I want to make it clear from the outset that I don’t think anyone who created the Common Core State Standards ever considered some of the unintended consequences of their vague standards. In fact, I doubt this ever entered their minds.
But, there are consequences when standards are not clear to teachers. And, those consequences can be serious.
Struggling to create a writing assignment that pushed students to “formulate a persuasive argument” as required by Common Core, a high school teacher in Albany, New York, clearly crossed a line.
The local Albany area TimesUnion.com newspaper covers the story in “School apologizes for ‘Nazi’ writing assignment.”
The newspaper summarizes the assignment: “Think like a Nazi, the assignment required students. Argue why Jews are evil.”
The article cites other examples of how Common Core impetus resulted in extraordinarily objectionable assignments in other cities:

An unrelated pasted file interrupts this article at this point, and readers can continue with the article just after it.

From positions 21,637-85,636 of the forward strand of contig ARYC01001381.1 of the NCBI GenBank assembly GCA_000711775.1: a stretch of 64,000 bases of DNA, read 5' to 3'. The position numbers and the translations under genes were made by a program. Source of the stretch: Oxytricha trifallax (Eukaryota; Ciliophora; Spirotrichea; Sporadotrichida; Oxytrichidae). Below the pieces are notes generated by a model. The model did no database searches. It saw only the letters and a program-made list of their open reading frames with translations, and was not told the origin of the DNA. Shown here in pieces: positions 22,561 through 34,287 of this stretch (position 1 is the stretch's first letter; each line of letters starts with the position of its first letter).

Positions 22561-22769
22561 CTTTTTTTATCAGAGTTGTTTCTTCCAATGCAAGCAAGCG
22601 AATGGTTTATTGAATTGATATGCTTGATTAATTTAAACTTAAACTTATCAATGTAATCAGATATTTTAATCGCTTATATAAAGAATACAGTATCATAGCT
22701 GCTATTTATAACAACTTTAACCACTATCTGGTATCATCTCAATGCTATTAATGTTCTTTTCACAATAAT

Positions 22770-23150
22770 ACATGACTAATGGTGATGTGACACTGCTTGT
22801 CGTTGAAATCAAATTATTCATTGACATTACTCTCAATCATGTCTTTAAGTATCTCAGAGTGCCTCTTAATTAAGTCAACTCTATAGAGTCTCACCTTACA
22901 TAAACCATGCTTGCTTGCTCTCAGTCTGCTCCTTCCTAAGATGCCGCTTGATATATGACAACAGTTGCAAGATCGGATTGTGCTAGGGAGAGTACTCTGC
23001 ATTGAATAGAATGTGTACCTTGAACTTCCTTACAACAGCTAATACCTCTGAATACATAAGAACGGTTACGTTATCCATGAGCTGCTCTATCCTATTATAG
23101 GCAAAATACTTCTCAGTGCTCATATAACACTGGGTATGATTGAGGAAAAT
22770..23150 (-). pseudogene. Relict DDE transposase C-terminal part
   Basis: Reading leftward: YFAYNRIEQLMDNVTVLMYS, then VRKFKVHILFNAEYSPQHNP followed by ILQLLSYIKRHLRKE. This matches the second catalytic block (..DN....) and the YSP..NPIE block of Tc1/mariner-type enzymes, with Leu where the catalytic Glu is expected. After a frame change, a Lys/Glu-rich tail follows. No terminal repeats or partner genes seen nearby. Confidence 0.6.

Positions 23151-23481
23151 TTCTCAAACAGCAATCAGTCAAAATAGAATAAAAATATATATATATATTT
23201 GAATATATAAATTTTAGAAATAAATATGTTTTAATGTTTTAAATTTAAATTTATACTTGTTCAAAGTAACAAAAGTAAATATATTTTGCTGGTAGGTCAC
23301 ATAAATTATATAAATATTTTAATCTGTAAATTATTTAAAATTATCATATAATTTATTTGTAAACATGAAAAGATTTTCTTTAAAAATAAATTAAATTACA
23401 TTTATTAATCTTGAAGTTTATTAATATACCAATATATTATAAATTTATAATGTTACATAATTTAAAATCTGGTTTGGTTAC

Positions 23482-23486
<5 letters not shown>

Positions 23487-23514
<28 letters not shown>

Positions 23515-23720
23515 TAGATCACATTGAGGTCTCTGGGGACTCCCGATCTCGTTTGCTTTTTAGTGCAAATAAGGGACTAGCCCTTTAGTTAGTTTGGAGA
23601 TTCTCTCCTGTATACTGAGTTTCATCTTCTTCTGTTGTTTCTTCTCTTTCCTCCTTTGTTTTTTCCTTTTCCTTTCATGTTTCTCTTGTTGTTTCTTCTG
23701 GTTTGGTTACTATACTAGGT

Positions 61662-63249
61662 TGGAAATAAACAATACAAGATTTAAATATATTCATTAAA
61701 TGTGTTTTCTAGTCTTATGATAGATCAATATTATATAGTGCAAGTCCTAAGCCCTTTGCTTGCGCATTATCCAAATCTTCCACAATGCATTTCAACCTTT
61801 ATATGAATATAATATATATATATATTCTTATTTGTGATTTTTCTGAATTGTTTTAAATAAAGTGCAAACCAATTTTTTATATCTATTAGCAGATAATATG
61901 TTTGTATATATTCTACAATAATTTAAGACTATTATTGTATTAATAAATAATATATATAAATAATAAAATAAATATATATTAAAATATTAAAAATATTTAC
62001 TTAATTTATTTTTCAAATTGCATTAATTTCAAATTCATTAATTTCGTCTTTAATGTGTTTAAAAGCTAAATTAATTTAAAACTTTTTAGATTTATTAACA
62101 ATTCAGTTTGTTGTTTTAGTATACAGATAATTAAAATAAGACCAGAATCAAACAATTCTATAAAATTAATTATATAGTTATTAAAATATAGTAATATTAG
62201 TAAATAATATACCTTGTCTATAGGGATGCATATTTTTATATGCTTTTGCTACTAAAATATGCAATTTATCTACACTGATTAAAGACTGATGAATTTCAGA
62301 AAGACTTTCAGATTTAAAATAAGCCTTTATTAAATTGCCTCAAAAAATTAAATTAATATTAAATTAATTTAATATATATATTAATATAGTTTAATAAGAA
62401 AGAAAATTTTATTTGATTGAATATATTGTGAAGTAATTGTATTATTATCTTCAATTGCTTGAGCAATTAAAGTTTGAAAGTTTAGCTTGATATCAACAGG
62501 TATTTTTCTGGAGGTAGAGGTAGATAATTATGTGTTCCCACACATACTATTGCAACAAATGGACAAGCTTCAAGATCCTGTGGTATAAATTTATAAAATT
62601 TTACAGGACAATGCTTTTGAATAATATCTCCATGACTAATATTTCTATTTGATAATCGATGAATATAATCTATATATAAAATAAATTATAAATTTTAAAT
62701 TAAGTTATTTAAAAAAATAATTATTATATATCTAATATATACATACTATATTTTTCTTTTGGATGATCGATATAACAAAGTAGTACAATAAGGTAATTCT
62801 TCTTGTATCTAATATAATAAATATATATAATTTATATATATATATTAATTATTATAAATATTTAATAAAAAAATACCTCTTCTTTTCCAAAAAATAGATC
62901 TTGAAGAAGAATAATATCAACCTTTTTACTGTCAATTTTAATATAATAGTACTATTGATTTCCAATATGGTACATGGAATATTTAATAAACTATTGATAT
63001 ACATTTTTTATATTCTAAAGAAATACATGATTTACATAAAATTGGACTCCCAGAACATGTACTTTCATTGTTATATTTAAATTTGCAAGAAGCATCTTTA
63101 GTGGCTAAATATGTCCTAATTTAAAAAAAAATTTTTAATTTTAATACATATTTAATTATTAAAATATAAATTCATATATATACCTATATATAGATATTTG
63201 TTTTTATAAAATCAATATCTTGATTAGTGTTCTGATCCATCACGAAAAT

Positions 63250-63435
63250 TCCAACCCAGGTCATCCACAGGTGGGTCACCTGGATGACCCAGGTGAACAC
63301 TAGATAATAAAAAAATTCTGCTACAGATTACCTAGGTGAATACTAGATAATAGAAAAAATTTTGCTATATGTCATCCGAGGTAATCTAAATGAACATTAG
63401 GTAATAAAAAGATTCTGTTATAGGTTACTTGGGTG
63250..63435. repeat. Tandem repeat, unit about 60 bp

“In February, a Manhattan teacher caused an uproar after fourth-graders were given a math problem based on how many daily whippings a slave received.
In January, Georgia educators attempted to teach division to elementary school students by asking how many beatings per day former slave and abolitionist leader Frederick Douglass received.”
And, this extraordinary video from Utah shows how a first grade Common Core aligned workbook basically tries to turn very young students into radical activists.
Such objectionable school activity isn’t directly found in Common Core, but CCSS doesn’t make it clear what is and is not acceptable, either.
In any event, the vague requirements of Common Core have served as a door-opener and stimulus for such highly objectionable activity to appear in classrooms.
That door Common Core opened is also letting a whole lot of other things like failed ideas about teaching math and poor approaches for minorities to reappear in schools – again – two decades after we tried those things, and they failed, under KERA.
I wonder if some other objectionable classroom activities are happening here in Kentucky. If you have some examples, let us know.